20. Common Cause v. Stirling, 119 Cal. App. 3d 658 (1981).

21 The Brown Act, Open Meetings For Local Legislative Bodies, Office of the Attorney General, 2003, at p. 15,

citing 84 Ops. Cal. Atty. Gen. 30 (2001).

22. Roberts v. City of Palmdale, 5 Cal.4th 363, 381 (1993).

23. Frazer v. Dixon Unified School District, 18 Cal. App. 4th 781, 796-798 (1993).

32. See generally Gov’t Code §§ 54956, 54956.5.

33 Gov’t Code §§ 54953(a), 54953.2.

38 .See Gov’t Code § 54957.5(d).

42. Baca v. Moreno Valley Unified School Dist., 936 F. Supp. 719 (C.D. Cal. 1996) Leventhal v. Vista Unified School Dist., 973 F. Supp. 951 (S.D. Cal. 1997).

V. Closed Sessions: When may the public be excluded?

The public may not be excluded from a meeting, except as expressly authorized by the Brown Act.

A public body may exclude the public from meetings, holding what are called “closed sessions” or “executive sessions,” in the following circumstances:

(1) to determine whether an applicant for a license or license renewal, who has a criminal record, is sufficiently rehabilitated to obtain the license 43

(2) to with its negotiator to grant authority regarding the price and terms of payment for the purchase, sale, exchange, or lease of real property 44

(3) to confer with, or receive advice from, its legal counsel regarding pending litigation when discussion in open session concerning those matters would prejudice the position of the local agency in the litigation 45

(4) to meet with the Attorney General, district attorney, agency counsel, sheriff, or chief of police, or their respective deputies, or a security consultant or a security operations manager, on matters posing a threat to the security of public buildings, a threat to the security of essential public services, or a threat to the public’s right of access to public services or public facilities46

(5) to consider the appointment, employment, evaluation of performance, discipline, or dismissal of a public employee or to hear complaints or charges brought against the employee by another person or employee 47

(6) to meet with the local agency’s designated representatives regarding the salaries, salary schedules, or fringe benefits of its represented and unrepresented employees, and, for represented employees, any other matter within the statutorily provided scope of representation.48

There are also a number of other narrow circumstances in which closed sessions may be held.49

However, although there are many provisions permitting closed sessions, certain provisions are more commonly invoked, and hence are more frequently the subject of questions and disputes. Those provisions are discussed below.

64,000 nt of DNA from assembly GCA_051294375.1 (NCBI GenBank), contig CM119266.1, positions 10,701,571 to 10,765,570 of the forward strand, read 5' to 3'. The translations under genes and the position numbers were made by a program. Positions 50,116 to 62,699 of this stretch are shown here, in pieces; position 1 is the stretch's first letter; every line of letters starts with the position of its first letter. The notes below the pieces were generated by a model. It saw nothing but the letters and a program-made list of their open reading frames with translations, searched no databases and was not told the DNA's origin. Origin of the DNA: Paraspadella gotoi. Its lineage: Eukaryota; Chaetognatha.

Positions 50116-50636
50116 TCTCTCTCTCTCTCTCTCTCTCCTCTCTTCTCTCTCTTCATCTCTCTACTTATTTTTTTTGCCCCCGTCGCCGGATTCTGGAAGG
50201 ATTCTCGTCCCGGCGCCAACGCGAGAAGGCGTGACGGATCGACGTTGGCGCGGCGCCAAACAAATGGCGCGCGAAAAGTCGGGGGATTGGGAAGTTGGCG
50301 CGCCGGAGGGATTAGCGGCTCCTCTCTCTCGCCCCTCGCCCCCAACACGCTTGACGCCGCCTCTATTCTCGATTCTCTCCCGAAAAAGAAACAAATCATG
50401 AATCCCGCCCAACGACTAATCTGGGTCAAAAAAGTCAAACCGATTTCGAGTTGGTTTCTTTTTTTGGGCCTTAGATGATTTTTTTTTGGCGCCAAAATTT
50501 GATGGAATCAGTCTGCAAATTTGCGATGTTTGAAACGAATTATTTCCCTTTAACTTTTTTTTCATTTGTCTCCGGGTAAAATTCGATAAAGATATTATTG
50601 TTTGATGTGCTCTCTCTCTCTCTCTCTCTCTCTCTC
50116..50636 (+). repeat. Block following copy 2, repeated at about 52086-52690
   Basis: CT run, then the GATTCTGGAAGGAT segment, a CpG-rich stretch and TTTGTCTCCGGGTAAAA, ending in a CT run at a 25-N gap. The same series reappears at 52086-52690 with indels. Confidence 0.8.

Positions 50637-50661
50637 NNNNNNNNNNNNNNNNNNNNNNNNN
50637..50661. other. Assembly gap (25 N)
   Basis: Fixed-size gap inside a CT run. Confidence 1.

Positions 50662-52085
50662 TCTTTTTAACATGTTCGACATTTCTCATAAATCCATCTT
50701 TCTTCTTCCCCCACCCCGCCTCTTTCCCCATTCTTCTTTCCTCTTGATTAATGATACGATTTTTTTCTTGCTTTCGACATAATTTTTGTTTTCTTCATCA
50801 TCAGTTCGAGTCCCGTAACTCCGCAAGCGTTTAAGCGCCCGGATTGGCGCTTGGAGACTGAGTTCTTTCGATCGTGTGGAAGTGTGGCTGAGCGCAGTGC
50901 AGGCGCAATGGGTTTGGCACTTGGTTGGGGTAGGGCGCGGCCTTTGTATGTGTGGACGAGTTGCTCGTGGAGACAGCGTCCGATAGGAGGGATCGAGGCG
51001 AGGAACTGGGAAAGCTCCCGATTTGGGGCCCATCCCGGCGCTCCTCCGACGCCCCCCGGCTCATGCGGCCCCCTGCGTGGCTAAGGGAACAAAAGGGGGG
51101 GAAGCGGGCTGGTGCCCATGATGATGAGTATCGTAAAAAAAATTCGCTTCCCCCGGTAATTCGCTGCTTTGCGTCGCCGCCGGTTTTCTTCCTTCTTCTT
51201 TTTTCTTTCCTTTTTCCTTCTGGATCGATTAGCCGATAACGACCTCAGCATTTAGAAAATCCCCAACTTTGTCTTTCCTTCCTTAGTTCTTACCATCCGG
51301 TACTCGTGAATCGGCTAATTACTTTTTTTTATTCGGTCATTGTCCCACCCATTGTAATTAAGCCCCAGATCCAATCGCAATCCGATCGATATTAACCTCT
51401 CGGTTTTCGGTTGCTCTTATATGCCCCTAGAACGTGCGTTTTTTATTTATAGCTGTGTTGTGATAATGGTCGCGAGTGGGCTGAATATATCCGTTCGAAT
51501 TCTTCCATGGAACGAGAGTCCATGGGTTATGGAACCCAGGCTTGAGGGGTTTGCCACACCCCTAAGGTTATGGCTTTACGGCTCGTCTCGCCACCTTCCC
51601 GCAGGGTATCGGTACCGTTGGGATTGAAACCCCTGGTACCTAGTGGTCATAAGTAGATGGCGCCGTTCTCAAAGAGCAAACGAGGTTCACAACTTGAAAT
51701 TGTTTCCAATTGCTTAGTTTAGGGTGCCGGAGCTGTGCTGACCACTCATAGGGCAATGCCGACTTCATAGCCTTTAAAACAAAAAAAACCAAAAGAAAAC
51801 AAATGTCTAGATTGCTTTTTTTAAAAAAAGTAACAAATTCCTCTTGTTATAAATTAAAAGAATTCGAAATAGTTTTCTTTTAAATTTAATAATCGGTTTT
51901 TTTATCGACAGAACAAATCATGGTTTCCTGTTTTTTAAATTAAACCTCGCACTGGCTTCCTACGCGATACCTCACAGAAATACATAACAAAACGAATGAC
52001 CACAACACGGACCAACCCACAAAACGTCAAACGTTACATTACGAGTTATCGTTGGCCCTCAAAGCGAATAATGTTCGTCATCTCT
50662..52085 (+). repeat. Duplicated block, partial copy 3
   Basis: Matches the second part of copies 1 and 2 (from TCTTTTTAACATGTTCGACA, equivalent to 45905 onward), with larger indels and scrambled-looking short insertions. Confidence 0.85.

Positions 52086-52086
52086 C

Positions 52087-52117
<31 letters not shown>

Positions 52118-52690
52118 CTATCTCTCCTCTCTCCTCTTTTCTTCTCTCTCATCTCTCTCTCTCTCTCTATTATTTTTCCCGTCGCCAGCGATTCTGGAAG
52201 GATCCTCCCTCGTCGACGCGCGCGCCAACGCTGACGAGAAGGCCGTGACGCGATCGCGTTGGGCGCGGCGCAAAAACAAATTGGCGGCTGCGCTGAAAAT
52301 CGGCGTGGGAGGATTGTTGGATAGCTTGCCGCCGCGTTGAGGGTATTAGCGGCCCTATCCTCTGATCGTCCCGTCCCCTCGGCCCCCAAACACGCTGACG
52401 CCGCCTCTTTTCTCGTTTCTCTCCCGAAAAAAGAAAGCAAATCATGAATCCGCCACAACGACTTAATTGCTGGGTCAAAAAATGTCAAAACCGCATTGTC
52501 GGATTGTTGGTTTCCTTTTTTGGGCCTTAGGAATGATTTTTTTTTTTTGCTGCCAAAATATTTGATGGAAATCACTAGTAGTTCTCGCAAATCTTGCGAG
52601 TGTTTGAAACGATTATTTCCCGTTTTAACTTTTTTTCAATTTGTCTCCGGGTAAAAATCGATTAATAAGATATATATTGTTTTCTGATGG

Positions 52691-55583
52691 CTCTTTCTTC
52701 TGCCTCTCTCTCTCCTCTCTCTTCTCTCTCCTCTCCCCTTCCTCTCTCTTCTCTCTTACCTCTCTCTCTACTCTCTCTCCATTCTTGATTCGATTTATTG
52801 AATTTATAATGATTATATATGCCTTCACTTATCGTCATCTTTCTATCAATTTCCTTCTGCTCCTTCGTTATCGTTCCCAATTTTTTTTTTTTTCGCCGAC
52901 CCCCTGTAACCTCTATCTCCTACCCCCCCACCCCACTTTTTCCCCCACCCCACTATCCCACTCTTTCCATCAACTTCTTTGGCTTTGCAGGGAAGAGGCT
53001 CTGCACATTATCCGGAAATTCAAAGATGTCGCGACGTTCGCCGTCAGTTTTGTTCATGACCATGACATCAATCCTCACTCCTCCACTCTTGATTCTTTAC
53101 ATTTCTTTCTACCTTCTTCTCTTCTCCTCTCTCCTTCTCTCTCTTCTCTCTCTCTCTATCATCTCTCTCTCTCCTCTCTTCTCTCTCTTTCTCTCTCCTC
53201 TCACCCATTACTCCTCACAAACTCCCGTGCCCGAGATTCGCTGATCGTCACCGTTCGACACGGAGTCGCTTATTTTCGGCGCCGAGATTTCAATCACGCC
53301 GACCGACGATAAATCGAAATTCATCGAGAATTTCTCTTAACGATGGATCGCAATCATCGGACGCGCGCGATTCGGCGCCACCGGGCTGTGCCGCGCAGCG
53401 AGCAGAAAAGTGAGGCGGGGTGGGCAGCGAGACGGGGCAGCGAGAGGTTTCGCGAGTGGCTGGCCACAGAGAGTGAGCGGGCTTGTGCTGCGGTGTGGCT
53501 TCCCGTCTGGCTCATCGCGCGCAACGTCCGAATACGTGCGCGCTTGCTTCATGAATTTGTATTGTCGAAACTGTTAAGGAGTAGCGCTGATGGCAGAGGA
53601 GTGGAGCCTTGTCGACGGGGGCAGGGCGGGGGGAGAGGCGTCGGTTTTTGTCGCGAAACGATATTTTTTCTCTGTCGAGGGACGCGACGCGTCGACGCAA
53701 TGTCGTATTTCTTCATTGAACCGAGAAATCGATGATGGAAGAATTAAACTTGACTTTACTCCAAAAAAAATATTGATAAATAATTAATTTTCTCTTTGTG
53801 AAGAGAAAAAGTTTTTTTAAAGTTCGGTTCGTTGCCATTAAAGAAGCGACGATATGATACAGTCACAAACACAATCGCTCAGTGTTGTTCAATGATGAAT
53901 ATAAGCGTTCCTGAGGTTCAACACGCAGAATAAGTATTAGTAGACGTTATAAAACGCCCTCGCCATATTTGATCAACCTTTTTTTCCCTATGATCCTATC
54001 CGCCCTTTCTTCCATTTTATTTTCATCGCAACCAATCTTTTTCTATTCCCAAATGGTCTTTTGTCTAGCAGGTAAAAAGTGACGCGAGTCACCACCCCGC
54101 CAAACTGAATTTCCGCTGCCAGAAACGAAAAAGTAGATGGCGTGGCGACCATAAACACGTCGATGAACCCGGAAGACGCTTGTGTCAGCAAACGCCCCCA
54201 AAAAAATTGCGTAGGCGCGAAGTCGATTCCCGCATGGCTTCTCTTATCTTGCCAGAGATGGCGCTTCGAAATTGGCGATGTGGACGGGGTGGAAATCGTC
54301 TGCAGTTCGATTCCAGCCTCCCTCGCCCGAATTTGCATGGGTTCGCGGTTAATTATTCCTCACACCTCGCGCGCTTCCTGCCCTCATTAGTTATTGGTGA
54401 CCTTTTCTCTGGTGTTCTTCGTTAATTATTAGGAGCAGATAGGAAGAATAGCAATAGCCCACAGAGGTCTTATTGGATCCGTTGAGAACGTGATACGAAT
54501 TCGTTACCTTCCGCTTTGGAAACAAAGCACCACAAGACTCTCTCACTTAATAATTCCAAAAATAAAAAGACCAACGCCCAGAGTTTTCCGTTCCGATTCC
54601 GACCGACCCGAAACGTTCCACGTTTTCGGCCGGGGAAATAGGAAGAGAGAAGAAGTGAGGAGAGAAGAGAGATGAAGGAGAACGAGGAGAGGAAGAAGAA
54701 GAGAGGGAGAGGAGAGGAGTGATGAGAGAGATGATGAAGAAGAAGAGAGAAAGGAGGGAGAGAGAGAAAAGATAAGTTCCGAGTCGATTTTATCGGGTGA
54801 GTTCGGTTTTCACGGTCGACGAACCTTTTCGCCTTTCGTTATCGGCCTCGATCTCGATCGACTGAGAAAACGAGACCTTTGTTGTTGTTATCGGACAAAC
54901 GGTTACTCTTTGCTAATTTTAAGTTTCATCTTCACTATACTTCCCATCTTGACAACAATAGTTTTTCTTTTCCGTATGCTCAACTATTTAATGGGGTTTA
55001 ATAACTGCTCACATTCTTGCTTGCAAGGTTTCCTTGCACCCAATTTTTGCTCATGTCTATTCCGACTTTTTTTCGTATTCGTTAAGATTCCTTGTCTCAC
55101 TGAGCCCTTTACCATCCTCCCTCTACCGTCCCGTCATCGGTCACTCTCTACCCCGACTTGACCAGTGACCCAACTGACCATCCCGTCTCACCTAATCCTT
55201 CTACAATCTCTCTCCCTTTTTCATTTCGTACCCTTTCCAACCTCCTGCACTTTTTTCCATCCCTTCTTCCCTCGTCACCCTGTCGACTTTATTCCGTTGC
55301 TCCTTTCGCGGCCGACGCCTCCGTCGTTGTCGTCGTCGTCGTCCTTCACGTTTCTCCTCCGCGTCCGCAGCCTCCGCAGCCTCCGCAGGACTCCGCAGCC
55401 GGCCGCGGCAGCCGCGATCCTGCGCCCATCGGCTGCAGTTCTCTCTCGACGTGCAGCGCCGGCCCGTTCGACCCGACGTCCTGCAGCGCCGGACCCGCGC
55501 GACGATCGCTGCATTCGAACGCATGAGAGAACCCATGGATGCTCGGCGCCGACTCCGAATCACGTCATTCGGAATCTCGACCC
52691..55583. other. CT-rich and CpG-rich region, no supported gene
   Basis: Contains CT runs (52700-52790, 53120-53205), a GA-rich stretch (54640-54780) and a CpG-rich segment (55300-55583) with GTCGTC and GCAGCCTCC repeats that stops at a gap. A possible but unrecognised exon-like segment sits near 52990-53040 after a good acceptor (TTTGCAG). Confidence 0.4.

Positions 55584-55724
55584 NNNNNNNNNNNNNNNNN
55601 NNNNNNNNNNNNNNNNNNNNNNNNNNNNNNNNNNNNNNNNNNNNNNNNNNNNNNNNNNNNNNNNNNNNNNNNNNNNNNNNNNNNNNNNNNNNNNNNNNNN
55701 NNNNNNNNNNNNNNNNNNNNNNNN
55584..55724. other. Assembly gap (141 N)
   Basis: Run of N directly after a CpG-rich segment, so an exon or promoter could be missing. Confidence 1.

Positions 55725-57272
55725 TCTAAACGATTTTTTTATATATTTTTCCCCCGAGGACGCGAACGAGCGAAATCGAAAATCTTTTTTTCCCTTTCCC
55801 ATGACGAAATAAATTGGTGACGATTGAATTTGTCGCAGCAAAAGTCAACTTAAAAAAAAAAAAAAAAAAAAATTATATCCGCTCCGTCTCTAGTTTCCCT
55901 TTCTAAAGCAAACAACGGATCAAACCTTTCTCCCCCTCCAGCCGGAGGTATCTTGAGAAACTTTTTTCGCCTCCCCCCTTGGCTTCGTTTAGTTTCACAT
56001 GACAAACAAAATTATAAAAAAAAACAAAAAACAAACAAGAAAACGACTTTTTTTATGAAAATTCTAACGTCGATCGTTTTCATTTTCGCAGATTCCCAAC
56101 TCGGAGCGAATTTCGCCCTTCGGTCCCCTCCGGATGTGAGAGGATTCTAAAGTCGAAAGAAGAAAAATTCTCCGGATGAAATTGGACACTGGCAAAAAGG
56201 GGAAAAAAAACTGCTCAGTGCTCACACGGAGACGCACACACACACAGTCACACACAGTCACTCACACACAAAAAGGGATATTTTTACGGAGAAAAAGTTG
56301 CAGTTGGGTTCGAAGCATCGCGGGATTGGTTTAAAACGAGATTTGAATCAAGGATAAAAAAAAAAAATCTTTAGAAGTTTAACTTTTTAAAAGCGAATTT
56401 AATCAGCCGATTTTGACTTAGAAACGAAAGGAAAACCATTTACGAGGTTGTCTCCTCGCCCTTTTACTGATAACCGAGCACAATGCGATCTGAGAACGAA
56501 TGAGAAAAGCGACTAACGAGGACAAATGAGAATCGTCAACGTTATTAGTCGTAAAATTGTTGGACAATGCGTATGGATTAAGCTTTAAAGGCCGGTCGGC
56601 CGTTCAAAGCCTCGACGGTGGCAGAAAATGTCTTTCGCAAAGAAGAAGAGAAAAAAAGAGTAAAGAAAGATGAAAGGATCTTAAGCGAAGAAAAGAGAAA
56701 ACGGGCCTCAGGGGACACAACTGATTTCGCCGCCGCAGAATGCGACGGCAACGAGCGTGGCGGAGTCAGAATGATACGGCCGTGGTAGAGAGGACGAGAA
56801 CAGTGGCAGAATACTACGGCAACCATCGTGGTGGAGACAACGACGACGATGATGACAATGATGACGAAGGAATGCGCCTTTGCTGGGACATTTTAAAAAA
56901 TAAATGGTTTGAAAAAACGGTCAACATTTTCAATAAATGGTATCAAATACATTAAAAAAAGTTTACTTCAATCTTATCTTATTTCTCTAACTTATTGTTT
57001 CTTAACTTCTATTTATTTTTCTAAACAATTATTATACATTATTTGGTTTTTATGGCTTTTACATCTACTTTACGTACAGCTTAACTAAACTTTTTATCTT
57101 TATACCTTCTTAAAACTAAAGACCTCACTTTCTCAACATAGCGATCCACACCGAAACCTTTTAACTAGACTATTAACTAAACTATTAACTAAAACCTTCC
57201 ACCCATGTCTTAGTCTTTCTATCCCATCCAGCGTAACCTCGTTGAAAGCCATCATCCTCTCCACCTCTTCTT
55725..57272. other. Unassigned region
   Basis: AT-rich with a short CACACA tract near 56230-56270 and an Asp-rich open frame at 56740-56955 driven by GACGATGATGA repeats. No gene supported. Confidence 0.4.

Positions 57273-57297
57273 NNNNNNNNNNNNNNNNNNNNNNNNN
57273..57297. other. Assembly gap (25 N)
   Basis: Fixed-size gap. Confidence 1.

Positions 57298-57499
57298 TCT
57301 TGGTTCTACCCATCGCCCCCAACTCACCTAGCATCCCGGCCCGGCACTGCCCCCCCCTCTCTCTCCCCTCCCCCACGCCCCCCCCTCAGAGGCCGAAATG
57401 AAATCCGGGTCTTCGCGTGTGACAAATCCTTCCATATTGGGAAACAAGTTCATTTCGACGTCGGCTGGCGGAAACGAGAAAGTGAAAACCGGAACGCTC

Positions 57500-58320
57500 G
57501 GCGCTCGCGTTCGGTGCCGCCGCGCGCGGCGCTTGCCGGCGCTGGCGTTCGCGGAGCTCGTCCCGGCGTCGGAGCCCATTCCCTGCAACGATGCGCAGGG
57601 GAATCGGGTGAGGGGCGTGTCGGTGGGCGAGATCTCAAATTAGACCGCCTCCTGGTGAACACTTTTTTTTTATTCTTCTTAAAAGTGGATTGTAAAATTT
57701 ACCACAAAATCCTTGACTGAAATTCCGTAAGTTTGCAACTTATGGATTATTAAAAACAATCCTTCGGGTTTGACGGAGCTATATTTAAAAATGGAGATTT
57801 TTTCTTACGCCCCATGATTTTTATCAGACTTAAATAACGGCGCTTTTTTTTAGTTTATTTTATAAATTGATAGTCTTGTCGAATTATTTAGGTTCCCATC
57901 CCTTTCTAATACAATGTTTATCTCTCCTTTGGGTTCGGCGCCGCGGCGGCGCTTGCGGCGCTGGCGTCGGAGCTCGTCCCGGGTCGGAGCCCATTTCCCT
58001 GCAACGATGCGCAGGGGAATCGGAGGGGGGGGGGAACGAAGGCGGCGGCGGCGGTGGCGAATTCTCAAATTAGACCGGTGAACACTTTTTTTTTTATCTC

A. Meetings with a body’s negotiator prior to the purchase, sale, exchange or lease of real property in order to grant authority to the negotiator regarding the price and terms of payment.50

• The closed session notice should state the address of the property, the identity of the negotiator, and whether the instruction will concern price, payment terms, or both.51

• Prior to the closed session, the public body must hold an open and public session in which it identifies its negotiators, the real property or real properties which the negotiations may concern, and the person or persons with whom its negotiators may negotiate.

• Note: This provision has been the subject of considerable abuse. For example, government agencies involved in enormous, multi-faceted transactions have used a real property portion of the potential transaction to discuss the entire matter in secret. It has also been invoked to cover meetings attended by representatives of the adverse party in the negotiation.

B. Meetings to discuss “pending litigation.”52 This exception has been carefully crafted due to frequent past disputes.

• Litigation is any adjudicatory proceeding.

(a) litigation formally initiated to which the body is a party

(b) a situation where based on the advice of counsel taking into account “existing facts and circumstances” there exists a “significant exposure” to litigation or

(c) when the agency itself has decided or is deciding whether to initiate litigation.53

• For existing litigation, the closed session notice should state the name of the case or parties (unless it would jeopardize service of process or existing settlement negotiations), and for anticipated litigation or litigation the agency is considering initiating, it should state the number of potential cases.

• Prior to holding a closed session pursuant to this section, the legislative body of the local agency must state on the agenda or publicly announce the subdivision of this section that authorizes the closed session. If the session is closed pursuant to subdivision (a), the body must state the title of or otherwise specifically identify the litigation to be discussed, unless the body states that to do so would jeopardize the agency’s ability to effectuate service of process upon one or more unserved parties, or that to do so would jeopardize its ability to conclude existing settlement negotiations to its advantage.55

C . Meetings with law enforcement or security consultants about threats to the security of public buildings, to essential public services, or to the public’s right of access to public services or public facilities56

• The closed session notice should identify the law enforcement agency and state the name and title of the law enforcement official.57

• Note: Expect to see this exception invoked with increasing frequency.